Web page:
How to stay productive when it gets dark early

Coldness, darkness and rain – everything in winter brings you fatigue. After it gets dark at 4pm, you may just want to pull out a blanket and watch Netflix in bed. However, you cannot be lazy as there are countless deadlines at the end of the term. You know that tasks are piling up, but your body is unwilling to move. Winter is definitely a season of painful internal struggle, and here is blogger Angel’s advice to stay productive when it gets dark early.

By Angel Sun

Keep your sleep routine

The sudden change in daylight hours can alter our physical and mental condition abruptly, so continuity in your lifestyle is critical. Setting my alarm, I try to wake up and go to bed at a fixed time every day. It guarantees that my working time remains the same no matter what the sunrise and sunset time is. I can have adequate sleeping time and work more productively too. You may not be a morning person like me, but the continuity of your own routine can remind you that nothing has changed. Just work as usual, and don’t be affected by the depressing darkness.  

It can be difficult to not let the dark evenings affect your working patterns. Image: University of Warwick.

Setting targets

At the start of each day, try to list out the tasks you have to finish with their deadlines, and put them into order according to the priority. Following the plan, you can know what you need to do throughout the day and finish them one by one. More importantly, it can give you a sense of urgency, which may be further strengthened if you write with tangible pen and paper. The sense of urgency helps you stay aware of the deadlines and prevent procrastination.

A selection of chocolates and biscuits on top of a keyboard.
Christmas chocolates are a great reward. Image: Angel Sun.

Although you may want to do as much as possible, it is inevitable to have less concentration and motivation after it gets dark. Therefore, I usually do the most demanding and important tasks like writing essays during the day, so that the easy or mindless ones like answering emails and doing housework are saved for when the sun is gone. This timetabling method not only improves the quality of my work, but also ensures that the most crucial tasks have been done even though I would like to stop midway. Yet, everyone organises their tasks differently and is productive at different times. It is pivotal to start planning each day and find out the method that suits you the most.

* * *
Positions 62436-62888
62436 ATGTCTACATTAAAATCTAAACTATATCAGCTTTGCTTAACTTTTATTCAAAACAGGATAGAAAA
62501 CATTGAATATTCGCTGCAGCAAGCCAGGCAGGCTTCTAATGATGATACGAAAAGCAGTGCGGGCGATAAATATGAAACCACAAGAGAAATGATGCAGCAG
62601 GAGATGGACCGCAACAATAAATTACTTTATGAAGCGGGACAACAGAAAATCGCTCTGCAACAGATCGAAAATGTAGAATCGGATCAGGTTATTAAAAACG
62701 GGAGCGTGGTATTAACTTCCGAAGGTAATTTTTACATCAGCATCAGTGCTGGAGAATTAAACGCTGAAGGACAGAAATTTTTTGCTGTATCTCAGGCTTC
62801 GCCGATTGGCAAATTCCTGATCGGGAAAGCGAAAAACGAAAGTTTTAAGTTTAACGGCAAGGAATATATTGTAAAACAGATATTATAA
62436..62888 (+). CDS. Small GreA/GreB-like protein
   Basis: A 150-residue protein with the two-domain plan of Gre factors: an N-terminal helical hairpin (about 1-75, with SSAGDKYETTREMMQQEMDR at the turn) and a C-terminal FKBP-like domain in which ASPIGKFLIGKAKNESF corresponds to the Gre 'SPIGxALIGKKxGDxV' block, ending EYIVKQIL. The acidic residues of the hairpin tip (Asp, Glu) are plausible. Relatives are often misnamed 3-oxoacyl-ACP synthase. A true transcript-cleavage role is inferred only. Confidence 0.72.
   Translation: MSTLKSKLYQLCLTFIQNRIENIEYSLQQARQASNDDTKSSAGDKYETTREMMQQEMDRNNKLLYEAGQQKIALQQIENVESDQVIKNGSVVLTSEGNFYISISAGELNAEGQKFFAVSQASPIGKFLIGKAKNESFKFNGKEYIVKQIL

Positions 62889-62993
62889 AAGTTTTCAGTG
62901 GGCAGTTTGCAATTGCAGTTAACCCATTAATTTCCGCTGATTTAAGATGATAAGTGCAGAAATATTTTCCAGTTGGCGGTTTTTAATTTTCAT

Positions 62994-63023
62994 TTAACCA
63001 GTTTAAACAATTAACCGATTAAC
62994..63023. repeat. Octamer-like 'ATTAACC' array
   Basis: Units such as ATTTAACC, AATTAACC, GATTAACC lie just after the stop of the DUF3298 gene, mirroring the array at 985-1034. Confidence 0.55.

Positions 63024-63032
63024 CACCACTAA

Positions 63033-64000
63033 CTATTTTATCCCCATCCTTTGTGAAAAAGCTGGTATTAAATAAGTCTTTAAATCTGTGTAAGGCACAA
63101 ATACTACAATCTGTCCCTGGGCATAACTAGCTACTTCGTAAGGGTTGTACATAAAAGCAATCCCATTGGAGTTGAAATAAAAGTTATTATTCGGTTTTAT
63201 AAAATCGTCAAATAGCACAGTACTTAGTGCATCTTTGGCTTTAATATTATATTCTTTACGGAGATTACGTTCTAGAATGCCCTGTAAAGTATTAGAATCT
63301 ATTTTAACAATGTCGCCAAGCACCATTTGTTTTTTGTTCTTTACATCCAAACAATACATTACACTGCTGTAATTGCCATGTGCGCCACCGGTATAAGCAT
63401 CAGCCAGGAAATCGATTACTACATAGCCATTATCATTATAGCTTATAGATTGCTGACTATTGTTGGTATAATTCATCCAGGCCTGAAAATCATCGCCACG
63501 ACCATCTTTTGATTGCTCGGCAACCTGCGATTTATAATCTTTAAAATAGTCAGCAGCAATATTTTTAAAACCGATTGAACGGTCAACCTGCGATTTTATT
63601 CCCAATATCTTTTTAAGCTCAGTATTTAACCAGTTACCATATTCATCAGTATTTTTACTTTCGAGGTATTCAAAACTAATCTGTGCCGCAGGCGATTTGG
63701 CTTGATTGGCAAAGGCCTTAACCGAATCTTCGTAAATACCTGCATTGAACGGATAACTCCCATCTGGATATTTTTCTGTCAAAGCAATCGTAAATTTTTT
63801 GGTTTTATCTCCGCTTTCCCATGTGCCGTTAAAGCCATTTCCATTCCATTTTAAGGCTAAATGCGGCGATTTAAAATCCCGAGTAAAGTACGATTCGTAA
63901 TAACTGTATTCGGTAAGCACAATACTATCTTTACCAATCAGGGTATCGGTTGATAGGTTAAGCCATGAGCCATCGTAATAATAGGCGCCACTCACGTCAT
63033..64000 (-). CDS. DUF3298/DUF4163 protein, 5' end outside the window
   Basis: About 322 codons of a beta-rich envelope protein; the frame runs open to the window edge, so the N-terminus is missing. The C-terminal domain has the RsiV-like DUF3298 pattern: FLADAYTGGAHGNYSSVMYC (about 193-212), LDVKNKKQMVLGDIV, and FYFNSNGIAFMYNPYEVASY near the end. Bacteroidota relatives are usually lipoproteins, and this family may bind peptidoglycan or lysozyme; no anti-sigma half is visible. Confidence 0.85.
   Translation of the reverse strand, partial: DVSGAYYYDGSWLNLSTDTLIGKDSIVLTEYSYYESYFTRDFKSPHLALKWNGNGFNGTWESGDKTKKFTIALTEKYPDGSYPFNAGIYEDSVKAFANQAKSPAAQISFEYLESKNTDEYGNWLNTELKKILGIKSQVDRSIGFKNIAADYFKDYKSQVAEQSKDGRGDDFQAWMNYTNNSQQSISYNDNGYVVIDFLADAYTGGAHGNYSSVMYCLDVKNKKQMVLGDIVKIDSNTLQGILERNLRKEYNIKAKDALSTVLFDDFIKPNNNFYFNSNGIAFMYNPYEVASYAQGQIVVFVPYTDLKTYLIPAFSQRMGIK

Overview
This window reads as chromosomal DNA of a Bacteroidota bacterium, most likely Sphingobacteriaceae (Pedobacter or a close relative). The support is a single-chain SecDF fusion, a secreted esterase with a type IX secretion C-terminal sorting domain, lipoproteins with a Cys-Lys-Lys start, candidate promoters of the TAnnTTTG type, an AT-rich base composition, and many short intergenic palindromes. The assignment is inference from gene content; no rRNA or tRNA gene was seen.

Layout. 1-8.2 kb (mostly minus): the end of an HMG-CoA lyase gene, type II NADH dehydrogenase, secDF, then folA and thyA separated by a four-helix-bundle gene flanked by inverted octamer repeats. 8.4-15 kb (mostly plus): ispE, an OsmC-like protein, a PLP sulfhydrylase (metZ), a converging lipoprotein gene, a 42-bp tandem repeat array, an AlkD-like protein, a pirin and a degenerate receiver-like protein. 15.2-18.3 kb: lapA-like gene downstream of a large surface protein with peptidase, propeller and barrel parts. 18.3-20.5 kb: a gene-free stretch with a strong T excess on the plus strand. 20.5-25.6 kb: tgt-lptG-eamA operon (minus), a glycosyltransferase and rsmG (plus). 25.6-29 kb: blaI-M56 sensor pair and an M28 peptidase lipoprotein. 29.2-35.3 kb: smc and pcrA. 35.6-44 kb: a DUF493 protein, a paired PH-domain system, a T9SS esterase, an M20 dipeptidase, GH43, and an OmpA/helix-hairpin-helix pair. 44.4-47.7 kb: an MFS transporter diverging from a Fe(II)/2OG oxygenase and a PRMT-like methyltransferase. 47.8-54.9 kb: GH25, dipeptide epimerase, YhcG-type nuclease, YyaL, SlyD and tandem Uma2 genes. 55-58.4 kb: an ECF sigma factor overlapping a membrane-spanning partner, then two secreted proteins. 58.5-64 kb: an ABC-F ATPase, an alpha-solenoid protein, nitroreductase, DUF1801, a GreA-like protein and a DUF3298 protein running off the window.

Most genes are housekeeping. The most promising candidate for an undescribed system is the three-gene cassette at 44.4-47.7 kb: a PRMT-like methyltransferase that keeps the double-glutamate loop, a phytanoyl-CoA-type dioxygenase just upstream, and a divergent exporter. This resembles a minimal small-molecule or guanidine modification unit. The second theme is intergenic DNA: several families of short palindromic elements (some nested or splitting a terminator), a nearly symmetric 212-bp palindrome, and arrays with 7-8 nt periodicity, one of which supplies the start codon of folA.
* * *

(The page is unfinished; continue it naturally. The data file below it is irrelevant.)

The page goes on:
Reward yourself

If you always feel tired and unmotivated during the day, setting some ‘checkpoints’ with little rewards between different tasks may be useful. As a foodie, I reward myself with meals and snacks. 1pm is lunchtime, 3pm is snack time, 5pm is fruit time, and 7pm is dinner time. Whenever I feel unmotivated, the crunchy KitKat bar or bowl of succulent grapes drives me to continue working. The rewards can be a short YouTube video or drawing time. Just whatever you like and can make you happy.

Embrace the cosiness

If you push forward your limit, you may achieve something impossible. However, it is unsustainable as you will burn yourself out very soon. Then, why don’t you embrace the cosiness of winter? It does not mean being lazy and doing nothing. Instead, you can work in your own ‘comfort mode’. Make yourself a cup of hot chocolate, play some soothing music or get your favourite pyjamas at night. Make sure that you treat yourselves well, and don’t feel guilty of taking breaks. Relieving your pressure, the pleasant and comfortable environment can help you overcome the hurdles and winter blues.

After all, winter is a season of joy, celebration and holiday. The exciting Christmas markets, sparkly decorations and warm churros are waiting for you. Winter is not dark at all.  

A person standing in front of a sign that says 'Birmingham's Ankfurt Christmas Market.' It is dark and people are wearing hats and coats.
Image: Angel Sun.
A London street with Christmas lights above the road. There are cars and buses.
Image: Angel Sun.

If you’re one for procrastinating in the winter days, why not take a look at our post on combatting procrastination, or take a look how apps can help you in your studies.

Do you have any tips for staying productive during the winter months? Please share them with our readers! You can tweet us @warwicklibrary or tag us on Instagram @warwicklibrary and we will share some of our favourites!

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